Use these safety tips to help you keep your money safe and be ready to act should you suspect any fraudulent activities.
Absa does call customers from time-to-time. If you receive a call supposedly from Absa trying to assist you in preventing a ‘crisis’, requesting your “keys to the safe” it should immediately raise suspicion. Put down the phone and immediately report this to the bank on 0860 557 557.
What you need to do to stay secure
With the convenience of cellphone banking comes the responsibility of ensuring the security of your account.
- Don’t store your password or pin in clear text on your mobile device.
- Install antivirus software on your mobile device and scan your device regularly.
- Be wary that a 'jailbroken' device will weaken the security of your mobile device. The Absa App will not work on a jailbroken device.
- Enable the lock screen on your phone. A password or pin is always more secure than other lock-screen options.
- Turn off your wifi or data connections, when not in use.
- Use the latest software version.
- Be as vigilant on your smartphone or tablet as you would be on your computer.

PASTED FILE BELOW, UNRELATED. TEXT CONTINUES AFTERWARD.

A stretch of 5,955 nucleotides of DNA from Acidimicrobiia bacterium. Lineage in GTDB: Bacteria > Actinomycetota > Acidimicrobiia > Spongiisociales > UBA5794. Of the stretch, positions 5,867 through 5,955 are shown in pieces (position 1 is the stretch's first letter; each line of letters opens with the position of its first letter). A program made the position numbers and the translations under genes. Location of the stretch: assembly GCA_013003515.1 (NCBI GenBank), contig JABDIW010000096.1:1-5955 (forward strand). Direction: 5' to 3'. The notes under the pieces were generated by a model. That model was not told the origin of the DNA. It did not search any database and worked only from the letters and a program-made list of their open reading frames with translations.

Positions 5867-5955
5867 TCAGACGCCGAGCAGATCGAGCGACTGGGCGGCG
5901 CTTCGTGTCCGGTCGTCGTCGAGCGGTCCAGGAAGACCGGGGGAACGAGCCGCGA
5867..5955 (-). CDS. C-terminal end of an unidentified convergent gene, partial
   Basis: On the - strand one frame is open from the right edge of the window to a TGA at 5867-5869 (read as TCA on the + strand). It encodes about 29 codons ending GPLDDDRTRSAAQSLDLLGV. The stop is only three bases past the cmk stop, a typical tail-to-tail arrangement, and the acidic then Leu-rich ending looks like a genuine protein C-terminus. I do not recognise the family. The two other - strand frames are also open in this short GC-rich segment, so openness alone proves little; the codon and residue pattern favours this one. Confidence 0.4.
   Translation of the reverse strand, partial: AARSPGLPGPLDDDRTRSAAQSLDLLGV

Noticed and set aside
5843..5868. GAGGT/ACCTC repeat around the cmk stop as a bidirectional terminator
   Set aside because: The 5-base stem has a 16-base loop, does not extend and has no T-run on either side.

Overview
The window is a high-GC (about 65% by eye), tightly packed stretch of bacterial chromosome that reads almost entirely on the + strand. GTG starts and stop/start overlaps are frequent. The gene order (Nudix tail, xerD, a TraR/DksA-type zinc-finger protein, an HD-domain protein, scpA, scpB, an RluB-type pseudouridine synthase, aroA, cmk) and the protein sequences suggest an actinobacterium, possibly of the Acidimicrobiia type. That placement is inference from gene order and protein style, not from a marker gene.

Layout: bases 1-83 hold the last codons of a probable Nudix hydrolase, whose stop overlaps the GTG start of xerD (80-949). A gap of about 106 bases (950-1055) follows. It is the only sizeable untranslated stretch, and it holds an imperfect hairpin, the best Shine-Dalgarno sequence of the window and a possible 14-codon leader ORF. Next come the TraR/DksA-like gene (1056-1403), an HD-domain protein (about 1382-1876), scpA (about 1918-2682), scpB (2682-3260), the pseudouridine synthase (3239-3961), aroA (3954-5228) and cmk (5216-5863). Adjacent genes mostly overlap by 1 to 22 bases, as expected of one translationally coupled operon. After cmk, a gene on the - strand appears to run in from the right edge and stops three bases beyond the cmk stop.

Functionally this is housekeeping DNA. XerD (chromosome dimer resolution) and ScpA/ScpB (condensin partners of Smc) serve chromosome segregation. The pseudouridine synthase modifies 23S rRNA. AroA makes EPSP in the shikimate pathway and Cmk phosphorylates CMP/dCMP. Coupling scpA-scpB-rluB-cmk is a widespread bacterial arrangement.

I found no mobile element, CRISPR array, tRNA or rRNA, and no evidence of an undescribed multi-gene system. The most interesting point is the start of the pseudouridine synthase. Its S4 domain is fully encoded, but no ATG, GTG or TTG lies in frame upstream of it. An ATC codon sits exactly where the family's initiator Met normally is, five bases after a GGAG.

- Don’t leave your tablet or mobile device unattended while you have your banking profile open.
- If your tablet or cellphone is stolen, remember to unlink it from your device access (this can be done on Absa Online under your profile).
- Be careful when using public wifi or hotspots to do your banking.
- Always remember to log out once you have finished banking
Make sure you bank safely on your mobile device
We all use apps on the go — and with our app, it just became so much easier to get your banking done in those 'in-between' moments. Keep these handy safety tips in mind when using an app:
- Read through the terms of the app and make sure that you understand the risks.
- Check what permissions the app is requesting.
- Download only apps from the authentic Apple App, Google Play, Windows App or Blackberry World stores.
- If you doubt the legitimacy of the banking app, contact our call centre on 08600 08600.
- Don’t have the app yet? Find out more about the app
We will not ask you to confirm the following telephonically:
- Credit card expiry date
- 3-digit number on the back of the card
- Secure code/OTP number
- Your PIN (you will only be required to use your PIN or OTP number when transacting)
When we contact you, we will have your card number and you will only need to confirm a few digits.
If you receive a secure code/OTP and you are not transacting, please contact our client fraud hotline on 0860 557 557 or +2711 501 5089.
Tips to avoid cheque fraud
Be especially vigilant when it comes to suspicious cheque deposits into your account, and take note of the following:
- Report lost, stolen or missing cheques immediately.
- Contact the Absa Fraud Hotline (0860 557 557) as soon as you suspect fraudulent activity on your account.
- When filling out a cheque, never leave space in front of the name of the payee or the amount in figures. Draw a line through all unused spaces.